The Michaelmas Daisy among dead weeds / Blooms for St. Michael’s valourous deeds
September 29: Michaelmas (Struan Micheil | Blackberries | Carrot Sunday | Art + Resources)
The Michaelmas Daisy among dead weeds
Blooms for St. Michael’s valourous deeds
Michael the Archangel is represented as the leader of 7 archangels and has long been considered a champion of God’s people – an advocate, rescuer, and companion. Michaelmas (aka the feast of Sts. Michael, Gabriel, & Raphael, or the feast of St. Michael & All Angels) recalls the stories surrounding this group of angels, with St. Michael at the fore.
Michaelmas is the bookend to September feasts that celebrate the intersection of theology & the harvest season. The completion of the agricultural year, Michaelmas marked the end of one and beginning of another husbandman’s year1 - the turning point of the farming cycle, as harvest reaches its peak. Rents & debts were paid, new leases taken, positions filled. As an agrarian society prepared their larders & land for a winter of unknowns, they looked to the stories of archangels defeating darkness & dragons to accompany them.
This is the time of year when I feel the autumnal equivalent of “spring cleaning” - a need to take stock, simplify, store, preserve, & refresh for the coming season. I can really see how these ancestors saw the turning of a new year in Michaelmas; we can sense a threshold here if we settle ourselves enough to see it.
Harvest Cake: Struan Micheil
To celebrate this angelic harvest feast, a bannock (unleavened quick-bread) hailing from the Scottish Highlands symbolizes the fruit of the field that is (hopefully) so prolific at this time: the Struan Micheil. Baked with a mixture of grains - especially oats, barley, & rye - this cake represents the culmination of the growing season’s abundance.2
Though its ingredients vary, it often included
“blackberries, bilberries, cranberries, caraway seeds, and wild honey. It was baked on a fire of oak, rowan, bramble, and other woods considered blessed.”3
Traditionally baked by the eldest daughter of a family, a short prayer accompanied her baking:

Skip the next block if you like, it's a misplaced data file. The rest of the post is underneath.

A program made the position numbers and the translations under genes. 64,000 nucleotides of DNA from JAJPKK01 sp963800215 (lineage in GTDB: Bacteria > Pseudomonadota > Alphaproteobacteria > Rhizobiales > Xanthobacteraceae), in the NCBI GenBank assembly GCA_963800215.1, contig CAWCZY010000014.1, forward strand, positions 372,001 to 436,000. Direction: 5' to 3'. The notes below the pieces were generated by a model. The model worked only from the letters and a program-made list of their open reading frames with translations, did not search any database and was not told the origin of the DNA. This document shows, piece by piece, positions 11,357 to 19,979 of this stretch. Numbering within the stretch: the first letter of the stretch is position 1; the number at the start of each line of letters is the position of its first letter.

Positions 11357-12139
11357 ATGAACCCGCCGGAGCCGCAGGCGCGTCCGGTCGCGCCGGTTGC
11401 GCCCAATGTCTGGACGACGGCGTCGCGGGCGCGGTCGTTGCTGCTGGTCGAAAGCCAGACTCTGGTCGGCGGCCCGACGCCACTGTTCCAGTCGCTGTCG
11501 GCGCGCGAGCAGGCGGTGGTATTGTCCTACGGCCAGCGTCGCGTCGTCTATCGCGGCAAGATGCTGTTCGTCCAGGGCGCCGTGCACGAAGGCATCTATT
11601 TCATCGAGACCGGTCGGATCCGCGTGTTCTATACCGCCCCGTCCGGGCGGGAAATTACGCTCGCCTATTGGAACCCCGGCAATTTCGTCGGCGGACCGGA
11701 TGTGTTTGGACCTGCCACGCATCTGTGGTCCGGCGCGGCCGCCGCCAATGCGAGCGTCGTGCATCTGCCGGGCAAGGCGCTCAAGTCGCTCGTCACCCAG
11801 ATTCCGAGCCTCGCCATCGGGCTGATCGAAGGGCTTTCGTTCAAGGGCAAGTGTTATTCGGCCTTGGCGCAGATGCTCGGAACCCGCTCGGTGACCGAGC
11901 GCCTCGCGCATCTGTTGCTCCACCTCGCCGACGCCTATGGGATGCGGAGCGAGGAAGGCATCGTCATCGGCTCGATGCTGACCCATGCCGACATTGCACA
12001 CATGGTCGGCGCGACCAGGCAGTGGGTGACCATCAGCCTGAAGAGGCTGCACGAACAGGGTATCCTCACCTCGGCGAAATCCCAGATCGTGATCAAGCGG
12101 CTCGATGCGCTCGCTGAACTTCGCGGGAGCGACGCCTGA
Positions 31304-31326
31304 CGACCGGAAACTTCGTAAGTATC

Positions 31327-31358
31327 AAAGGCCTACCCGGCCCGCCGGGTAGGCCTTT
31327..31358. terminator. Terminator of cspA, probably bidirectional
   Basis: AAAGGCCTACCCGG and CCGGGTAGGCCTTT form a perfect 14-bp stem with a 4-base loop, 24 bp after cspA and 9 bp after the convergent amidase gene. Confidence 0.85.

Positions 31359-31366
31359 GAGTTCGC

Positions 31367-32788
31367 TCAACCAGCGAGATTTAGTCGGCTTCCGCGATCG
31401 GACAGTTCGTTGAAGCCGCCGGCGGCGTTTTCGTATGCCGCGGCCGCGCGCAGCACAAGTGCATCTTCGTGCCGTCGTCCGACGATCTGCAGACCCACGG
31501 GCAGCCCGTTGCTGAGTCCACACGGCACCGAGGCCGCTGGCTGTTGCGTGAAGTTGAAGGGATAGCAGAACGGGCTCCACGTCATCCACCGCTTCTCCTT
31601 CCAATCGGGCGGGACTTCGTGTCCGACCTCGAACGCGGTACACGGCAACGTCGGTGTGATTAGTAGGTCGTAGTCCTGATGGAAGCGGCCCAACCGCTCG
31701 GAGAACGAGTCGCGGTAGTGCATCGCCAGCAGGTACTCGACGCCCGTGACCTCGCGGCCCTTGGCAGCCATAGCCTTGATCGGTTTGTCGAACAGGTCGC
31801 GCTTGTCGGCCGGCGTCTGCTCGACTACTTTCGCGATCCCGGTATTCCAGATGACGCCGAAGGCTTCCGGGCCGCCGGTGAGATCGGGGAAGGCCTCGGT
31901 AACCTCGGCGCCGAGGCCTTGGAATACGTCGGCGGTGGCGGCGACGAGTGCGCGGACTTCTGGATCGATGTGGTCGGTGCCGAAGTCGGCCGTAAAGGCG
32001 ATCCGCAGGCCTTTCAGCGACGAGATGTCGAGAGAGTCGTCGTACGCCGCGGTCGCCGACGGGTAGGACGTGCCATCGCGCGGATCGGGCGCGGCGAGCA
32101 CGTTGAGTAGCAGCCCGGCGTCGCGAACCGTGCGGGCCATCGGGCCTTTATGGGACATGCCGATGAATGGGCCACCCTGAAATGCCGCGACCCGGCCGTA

Progeny and prosperity of family,
Mystery of Michael, protection of Trinity.4
These cakes were enjoyed by families, and more were baked in memory of departed loved ones and also gifted to the poor.
If you bake a Struan this year, maybe consider baking some extras to memorialize loved ones; if you have a food bank locally, maybe they’d enjoy this bannock as well, or a donation of flour, oats, etc?
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According to legend, St. Michael cast Lucifer out of heaven on Michaelmas (originally, this legend was attached to Old Michaelmas – which was on October 10th or 11th5). Lucifer landed in a blackberry bramble, and being so angered by the prickles, he spat on them – so, it became unlucky to pick blackberries after Michaelmas, since they would be spoiled.
“On Michaelmas Day, the devil puts his foot on blackberries.”
Because of this association, blackberry desserts are a popular tradition for Michaelmas – whether blackberry pie or cobbler, it’s considered the last time of the season to use these late berries.
On the Sunday before Michaelmas - known as 'Domhnach Curran', or 'Carrot Sunday' - Hebridean women would head to the fields to pull carrots, hoping for a lucky two-pronged root. If the soil were soft enough, they could easily pull the carrots - but, if the soil were hard, a three-pronged mattock was used to dig a triangle (called a torcan) around the carrot. The triangular shape symbolized St. Michael's shield, while the three-pronged mattock used to dig it symbolized his trident.